iHeartMedia’s layoffs of hundreds of employees this week in a self-described move to modernize the company most likely means two things: A shift in emphasis from AM-FM airwaves to apps, streaming and podcasts; and an increase in centralized, syndicated programming rather than live, local DJs.
“You’re simply taking content that someone has already produced and pushing it out someplace else on another channel — there’s a lot more money in that,” says Gordon Borrell, CEO of broadcast-analyst firm Borrell Associates. “Say what you want about iHeart, but they’re making some pretty smart and strategic decisions to stay afloat and morph in what’s becoming a difficult media environment.”
This week’s layoffs, part of what former employees have called a “a bloodbath” cut deeply into iHeart radio stations around the U.S., particularly those in “mid-major” markets such as Pittsburgh and Asheville, North Carolina, The deep and unexpected cuts have shocked record labels’ radio-promotions departments, who have lost many of their long-standing relationships. “When you’re talking to the market guy, he’s saying, ‘They let go of all these people and I’m running an automated system right now,'” says a label source who frequently works with iHeart. “Which is a shame because there is a huge need for something more local.”
IHeart reps wouldn’t comment on the number of layoffs or discuss strategy, other than releasing a statement that says in part, “This is another step in the company’s successful transformation as a multiple platform 21st century media company, and we believe it is essential to our future.” (Although listenership for iHeartMedia’s more than 850 stations remains strong, traditional radio advertising revenue has declined, and the company emerged from Chapter 11 bankruptcy last year, cutting its debt from $16 billion to $6 billion.) The stock price for iHeart, which has been the subject of recent takeover speculation from cable giant and SiriusXM satellite-radio parent Liberty Media Corp., has jumped from roughly $17 to $18 since the layoffs went public earlier this week.
The label source suggests iHeart is trying to move into the “Spotify and Pandora side,” by structuring its business more like a digital or streaming service than a traditional radio station. In turn, it is drastically cutting smaller stations while feeding content from the bigger markets into iHeartRadio, which has 128 million users, and other digital apps. “It just doesn’t take a lot of money to do that” the source says.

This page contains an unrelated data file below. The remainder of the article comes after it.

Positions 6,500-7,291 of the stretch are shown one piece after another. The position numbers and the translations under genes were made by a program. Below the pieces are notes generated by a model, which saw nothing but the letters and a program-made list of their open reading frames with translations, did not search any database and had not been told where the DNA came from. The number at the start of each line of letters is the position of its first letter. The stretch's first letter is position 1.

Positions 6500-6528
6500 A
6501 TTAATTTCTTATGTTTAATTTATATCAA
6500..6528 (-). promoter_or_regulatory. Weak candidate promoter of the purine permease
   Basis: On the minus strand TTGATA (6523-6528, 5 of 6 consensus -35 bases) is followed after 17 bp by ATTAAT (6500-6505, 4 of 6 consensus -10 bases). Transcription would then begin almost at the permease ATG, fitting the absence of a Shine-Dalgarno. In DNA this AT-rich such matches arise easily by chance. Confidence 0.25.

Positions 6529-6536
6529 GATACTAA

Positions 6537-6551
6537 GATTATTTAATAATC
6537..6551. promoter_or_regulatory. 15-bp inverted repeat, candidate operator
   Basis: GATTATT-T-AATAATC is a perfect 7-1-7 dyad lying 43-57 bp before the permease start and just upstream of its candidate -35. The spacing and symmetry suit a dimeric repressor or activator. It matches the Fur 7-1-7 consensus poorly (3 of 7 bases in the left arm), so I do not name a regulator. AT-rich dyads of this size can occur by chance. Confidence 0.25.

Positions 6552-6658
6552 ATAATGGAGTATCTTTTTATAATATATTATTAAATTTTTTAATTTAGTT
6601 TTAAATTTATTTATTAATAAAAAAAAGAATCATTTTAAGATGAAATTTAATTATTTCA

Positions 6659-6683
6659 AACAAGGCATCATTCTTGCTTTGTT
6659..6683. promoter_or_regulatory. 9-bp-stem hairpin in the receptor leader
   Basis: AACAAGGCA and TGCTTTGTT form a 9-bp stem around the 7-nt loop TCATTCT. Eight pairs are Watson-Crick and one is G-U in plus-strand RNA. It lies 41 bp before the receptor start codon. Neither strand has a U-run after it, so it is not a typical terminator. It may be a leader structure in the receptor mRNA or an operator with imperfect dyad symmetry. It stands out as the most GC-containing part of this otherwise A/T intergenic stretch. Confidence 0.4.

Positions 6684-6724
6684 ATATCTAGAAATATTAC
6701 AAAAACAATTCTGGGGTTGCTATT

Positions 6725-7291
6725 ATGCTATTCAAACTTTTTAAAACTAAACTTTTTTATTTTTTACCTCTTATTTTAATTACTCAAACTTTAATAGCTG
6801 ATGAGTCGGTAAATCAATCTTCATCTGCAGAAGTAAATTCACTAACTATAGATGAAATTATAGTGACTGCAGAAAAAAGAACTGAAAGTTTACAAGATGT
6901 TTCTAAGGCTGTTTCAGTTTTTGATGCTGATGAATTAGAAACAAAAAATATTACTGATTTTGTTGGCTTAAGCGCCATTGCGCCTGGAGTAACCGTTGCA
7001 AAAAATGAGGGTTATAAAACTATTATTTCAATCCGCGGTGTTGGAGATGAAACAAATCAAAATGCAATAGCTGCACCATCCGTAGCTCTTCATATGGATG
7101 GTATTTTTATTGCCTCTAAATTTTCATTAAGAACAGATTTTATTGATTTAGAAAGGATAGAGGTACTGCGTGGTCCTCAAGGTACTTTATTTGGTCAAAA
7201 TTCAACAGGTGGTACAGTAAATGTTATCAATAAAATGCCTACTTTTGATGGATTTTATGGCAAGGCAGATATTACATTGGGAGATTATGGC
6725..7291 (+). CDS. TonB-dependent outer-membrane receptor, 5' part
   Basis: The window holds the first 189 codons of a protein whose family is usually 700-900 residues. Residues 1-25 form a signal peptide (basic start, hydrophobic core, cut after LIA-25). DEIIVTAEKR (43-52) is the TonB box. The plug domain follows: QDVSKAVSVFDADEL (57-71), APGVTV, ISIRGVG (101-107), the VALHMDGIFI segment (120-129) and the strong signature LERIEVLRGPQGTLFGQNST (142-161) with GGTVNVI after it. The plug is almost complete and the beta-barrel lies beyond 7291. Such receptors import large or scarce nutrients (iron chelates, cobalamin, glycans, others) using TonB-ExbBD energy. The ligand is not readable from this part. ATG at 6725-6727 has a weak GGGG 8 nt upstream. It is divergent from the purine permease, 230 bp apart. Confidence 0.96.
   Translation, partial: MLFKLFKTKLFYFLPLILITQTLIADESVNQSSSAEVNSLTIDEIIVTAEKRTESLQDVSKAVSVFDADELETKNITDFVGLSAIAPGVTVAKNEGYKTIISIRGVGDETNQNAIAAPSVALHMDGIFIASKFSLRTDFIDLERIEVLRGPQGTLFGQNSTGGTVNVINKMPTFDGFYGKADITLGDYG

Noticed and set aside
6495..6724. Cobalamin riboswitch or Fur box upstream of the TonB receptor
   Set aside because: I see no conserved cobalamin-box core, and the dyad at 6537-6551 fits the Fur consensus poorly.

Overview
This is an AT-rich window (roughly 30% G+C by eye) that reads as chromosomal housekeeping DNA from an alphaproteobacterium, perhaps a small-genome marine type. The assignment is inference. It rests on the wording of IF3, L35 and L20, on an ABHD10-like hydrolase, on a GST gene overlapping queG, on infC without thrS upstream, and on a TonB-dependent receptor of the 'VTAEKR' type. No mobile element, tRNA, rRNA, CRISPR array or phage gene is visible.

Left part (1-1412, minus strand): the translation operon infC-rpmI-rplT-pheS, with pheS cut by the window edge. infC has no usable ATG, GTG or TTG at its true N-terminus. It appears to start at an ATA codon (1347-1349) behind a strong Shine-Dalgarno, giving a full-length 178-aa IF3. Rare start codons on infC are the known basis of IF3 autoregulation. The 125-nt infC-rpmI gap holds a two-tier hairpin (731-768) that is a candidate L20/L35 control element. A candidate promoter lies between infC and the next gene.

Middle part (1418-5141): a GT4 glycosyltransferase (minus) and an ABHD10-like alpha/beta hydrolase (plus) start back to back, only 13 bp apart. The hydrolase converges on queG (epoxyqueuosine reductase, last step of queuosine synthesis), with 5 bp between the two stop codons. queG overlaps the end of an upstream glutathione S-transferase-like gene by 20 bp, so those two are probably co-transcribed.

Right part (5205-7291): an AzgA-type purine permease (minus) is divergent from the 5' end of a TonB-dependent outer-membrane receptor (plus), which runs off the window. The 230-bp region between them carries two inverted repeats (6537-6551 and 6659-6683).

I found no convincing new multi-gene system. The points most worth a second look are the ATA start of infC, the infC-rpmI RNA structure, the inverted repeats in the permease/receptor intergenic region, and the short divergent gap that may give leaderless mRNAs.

This centralized, digital-focused approach is in contrast with iHeart’s broadcast competitors, including Townsquare Media, whose 320-plus stations emphasize regional personalities and shows about, for example, the best local pizza in Rockford, Illinois. Sean Ross, a longtime industry analyst who edits the Ross on Radio newsletter, says it’s unlikely that other large broadcast companies, including Entercom and Cumulus, will follow iHeart’s lead in shifting this aggressively towards the digital business. “Consolidation has been ongoing throughout the industry,” he says, “but I don’t think people [at other radio companies] see this as an excuse to push the button.”
Spokespeople for iHeart and Townsquare wouldn’t comment, but Borrell believes iHeart is expanding its focus to sell advertising nationally, while Townsquare remains locked in on local advertisers in each of its markets. “I suspect they will both win, one way or another,” he says.
To illustrate iHeart’s new approach, Borrell says he was earlier streaming a Philadelphia rock station on an Amazon device while working in Virginia. “I’m listening to my favorite station and they didn’t need to put a DJ down here in Williamsburg,” he says. “They’re getting a lot of mileage out of their existing content. Why would they need to produce more?”
Laid-off iHeartMedia DJs and programmers aren’t exactly sympathetic to that point of view. One employee who lost a job Tuesday said the station cut just about all the on-air talent except for the morning show. “I don’t know how sustainable that is,” this source says. “I just don’t think you can have a market of this size without any local talent other than a morning show.”
The label source is just as gloomy about what iHeart’s cuts say about consolidation in the radio business, noting fewer acts will get airplay as a result. “Most artists want to hear their song on the radio. Sure, you can market digitally, you can market online, you can run an ad and it shows up on Facebook. But the bottom line is when you wrote that song, your dream was to hear it on a full-fledged radio station. That’s the saddest part.”